A Honduran woman claims that her child was taken from her arms by federal immigration officials while she was breastfeeding at a detention center in Texas, according to civil rights’ attorneys.

Democratic U.S. Sen. Jeff Merkley, of Oregon, said he saw dozens of children sleeping in fenced cells at a warehouse in a different part of Texas last week, some of whom were as young as 4 or 5.

Citing three anonymous sources, NBC News reported on Thursday that the Trump administration has selected a location in Tornillo, Texas, for building tents to house hundreds of immigrant children.

These are some of the stories that have come out in recent weeks about the administration’s new “zero-tolerance” policy that is separating families caught attempting to enter the United States illegally.

Top officials in the administration, including U.S. Attorney General Jeff Sessions, have described the policy as a deterrent.

A recently formed group called Sonora Action Network is trying to bring awareness about what’s happening through a rally from 10 a.m. to noon Saturday at Courthouse Square in downtown Sonora.

“Whether you’re from El Paso, Texas, or Eugene, Oregon, the injustice of what’s being carried out warrants attention nationwide,” said Sonora resident and activist Elizabeth Harper, one of the group’s founders. “Even though it’s taking place far away, it still does affect this community directly.”

The group stated in a news release that it is staging the demonstration to “demand action that will end this disgrace to our country.”

Harper said she became aware of the issue on Twitter when she saw the trending hashtag #WhereAreTheChildren, in reference to the 1,500 immigrant children that the U.S. government reportedly lost track of last year.

“I understand there are a lot of people supporting stiff immigration laws because they want their families to be safer, that’s perfectly fine, but you have to say that it’s not right when you’re looking at traumatizing kids,” she said. “If this is what it takes to protect our safety and identity, maybe that’s too high of a cost?”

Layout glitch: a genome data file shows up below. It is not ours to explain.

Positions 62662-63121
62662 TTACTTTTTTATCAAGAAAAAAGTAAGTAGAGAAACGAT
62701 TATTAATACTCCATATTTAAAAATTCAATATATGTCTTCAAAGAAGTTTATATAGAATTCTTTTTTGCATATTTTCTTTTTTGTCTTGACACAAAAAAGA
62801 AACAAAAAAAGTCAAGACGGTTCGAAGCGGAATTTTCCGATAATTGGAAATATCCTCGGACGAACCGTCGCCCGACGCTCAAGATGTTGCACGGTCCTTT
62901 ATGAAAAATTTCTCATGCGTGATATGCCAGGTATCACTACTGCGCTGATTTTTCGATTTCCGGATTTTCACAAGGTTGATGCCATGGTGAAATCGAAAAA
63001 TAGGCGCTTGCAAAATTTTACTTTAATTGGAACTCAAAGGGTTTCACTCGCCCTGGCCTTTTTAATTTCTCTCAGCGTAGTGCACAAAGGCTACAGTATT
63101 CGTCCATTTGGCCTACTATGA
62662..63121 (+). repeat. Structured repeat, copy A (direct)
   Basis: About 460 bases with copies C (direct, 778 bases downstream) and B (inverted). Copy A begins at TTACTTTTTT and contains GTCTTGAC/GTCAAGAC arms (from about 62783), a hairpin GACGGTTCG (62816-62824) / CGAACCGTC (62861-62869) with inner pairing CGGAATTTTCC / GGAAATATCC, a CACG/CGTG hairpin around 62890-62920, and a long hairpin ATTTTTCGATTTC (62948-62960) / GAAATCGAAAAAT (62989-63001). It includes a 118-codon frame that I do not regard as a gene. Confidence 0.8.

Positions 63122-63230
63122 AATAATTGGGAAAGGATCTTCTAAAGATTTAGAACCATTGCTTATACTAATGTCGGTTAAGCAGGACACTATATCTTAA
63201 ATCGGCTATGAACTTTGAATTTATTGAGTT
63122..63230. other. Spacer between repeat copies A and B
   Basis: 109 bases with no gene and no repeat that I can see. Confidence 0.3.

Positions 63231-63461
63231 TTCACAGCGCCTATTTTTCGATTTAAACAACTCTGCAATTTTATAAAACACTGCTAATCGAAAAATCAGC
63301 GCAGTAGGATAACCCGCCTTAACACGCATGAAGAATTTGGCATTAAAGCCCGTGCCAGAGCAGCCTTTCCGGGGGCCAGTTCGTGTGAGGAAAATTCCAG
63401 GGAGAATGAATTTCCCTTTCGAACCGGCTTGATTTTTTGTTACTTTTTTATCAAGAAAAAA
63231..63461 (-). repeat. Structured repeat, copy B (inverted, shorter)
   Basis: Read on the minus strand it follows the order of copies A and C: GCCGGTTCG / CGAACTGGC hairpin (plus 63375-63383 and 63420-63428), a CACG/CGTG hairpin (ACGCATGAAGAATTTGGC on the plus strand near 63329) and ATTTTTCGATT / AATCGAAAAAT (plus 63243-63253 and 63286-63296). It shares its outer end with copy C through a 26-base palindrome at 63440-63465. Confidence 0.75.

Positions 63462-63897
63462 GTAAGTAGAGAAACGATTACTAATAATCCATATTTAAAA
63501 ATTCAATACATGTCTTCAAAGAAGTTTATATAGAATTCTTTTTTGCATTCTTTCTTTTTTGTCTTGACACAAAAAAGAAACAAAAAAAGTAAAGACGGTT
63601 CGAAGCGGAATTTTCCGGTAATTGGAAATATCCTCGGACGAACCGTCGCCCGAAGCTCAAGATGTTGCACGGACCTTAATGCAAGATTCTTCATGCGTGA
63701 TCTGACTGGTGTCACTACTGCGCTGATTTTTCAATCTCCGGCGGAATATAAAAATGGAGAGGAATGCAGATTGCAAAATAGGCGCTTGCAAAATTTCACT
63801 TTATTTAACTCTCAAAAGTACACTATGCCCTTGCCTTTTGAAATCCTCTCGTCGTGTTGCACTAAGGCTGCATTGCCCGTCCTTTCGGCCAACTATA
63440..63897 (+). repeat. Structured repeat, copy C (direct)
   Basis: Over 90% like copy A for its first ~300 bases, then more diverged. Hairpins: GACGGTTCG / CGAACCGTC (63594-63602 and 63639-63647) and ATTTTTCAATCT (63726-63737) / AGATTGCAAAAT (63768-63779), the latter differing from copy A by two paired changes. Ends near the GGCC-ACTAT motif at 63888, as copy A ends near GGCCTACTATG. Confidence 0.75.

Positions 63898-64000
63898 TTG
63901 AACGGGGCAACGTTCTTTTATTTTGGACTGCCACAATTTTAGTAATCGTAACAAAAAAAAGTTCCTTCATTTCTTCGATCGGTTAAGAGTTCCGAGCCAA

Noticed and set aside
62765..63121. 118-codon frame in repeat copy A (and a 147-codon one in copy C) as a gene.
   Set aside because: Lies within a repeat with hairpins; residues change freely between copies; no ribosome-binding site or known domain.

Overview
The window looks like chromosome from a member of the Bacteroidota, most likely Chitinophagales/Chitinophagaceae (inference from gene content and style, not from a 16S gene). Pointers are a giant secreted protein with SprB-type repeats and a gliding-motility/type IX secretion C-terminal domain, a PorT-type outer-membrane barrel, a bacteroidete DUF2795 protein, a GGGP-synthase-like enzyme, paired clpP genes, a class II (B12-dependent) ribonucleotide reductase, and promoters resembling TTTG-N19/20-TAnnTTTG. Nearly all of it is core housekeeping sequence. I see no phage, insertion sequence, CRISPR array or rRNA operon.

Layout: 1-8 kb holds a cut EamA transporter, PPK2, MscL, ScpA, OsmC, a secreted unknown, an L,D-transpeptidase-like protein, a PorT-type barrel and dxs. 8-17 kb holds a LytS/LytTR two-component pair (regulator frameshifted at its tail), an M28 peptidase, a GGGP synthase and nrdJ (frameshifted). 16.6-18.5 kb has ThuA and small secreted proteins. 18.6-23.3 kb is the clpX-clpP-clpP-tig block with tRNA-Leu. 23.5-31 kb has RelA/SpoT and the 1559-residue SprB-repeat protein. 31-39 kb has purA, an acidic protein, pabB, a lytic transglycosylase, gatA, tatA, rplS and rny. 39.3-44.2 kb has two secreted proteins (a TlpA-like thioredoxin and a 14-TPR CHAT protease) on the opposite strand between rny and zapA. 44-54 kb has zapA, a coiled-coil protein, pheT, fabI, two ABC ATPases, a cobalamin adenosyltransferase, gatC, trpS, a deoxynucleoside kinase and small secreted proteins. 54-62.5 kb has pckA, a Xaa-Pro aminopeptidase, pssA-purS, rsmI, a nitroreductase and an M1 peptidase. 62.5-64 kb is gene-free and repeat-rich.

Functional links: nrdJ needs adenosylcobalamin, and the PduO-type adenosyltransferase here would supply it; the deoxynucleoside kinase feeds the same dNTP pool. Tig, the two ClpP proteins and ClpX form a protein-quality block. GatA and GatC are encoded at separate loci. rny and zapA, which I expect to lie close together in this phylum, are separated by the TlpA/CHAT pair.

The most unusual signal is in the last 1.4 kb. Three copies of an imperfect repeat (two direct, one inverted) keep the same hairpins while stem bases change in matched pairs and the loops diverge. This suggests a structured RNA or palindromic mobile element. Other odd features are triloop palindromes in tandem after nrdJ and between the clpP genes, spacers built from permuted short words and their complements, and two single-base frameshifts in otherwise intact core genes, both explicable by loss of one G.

Harper has organized several events at Courthouse Square in the past year raising awareness on issues including gun violence, net neutrality, and the recent federal tax cuts.

She said the goal is to energize millennial voters to participate in the political process, as the generation is quickly becoming a larger voting bloc than the long-dominant baby boomers.

Karen Wood, of Sonora, said she will attend the rally and is working with an agency in Sacramento to establish a foster care program in the county for refugees and immigrant children who are classified as unaccompanied minors.

Wood said she’s already received interest from eight families in the county, though there aren’t any firm commitments as of yet.

“There are more than 10,000 children being housed by the federal government,” Wood said. “The more foster homes we can open up, those children can be with families rather than in warehouses and military bases.”

As an adoption social worker for the past 20 years, Wood said she’s seen the effects of personal trauma on a young child and believes that children being separated from families under Trump administration’s border policy is a step too far.

“By separating children from their parents, you are creating long-term problems for them,” Wood said. “Personally, I don’t think that just because you’re born inside some man-drawn lines that you are less entitled to safety.”

Contact Alex Maclean at amaclean@uniondemocrat.com or (209) 588-4530.